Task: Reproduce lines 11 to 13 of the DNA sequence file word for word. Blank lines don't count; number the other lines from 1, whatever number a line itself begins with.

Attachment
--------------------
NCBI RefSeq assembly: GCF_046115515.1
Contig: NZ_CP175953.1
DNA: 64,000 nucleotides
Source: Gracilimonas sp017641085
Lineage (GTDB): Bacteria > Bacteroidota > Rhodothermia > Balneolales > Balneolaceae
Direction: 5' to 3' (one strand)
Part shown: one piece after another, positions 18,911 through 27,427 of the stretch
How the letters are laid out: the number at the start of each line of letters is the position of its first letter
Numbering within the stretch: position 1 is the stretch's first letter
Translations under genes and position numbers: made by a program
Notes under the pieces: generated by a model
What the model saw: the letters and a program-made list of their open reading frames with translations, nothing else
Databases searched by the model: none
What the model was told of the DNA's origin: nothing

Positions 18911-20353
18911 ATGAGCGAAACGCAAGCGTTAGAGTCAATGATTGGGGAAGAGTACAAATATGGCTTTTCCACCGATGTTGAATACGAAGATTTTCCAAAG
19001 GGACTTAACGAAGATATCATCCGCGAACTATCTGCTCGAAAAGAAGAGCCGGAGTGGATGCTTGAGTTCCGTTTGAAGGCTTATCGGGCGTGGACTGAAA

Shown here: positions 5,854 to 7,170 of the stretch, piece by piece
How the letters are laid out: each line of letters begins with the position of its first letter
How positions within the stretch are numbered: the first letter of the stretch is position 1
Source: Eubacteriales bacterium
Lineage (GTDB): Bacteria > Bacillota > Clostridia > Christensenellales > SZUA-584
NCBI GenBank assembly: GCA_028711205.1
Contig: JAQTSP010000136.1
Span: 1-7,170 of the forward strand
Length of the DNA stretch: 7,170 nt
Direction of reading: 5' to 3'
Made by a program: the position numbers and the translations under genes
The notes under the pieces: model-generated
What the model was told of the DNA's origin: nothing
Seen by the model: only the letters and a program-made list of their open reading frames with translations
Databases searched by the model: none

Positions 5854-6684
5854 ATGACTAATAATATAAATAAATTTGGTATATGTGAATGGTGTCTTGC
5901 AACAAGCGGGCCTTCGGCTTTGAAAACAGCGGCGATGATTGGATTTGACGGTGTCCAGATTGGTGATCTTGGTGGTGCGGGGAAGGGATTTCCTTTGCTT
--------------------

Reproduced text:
Notes under the pieces: generated by a model
What the model saw: the letters and a program-made list of their open reading frames with translations, nothing else
Databases searched by the model: none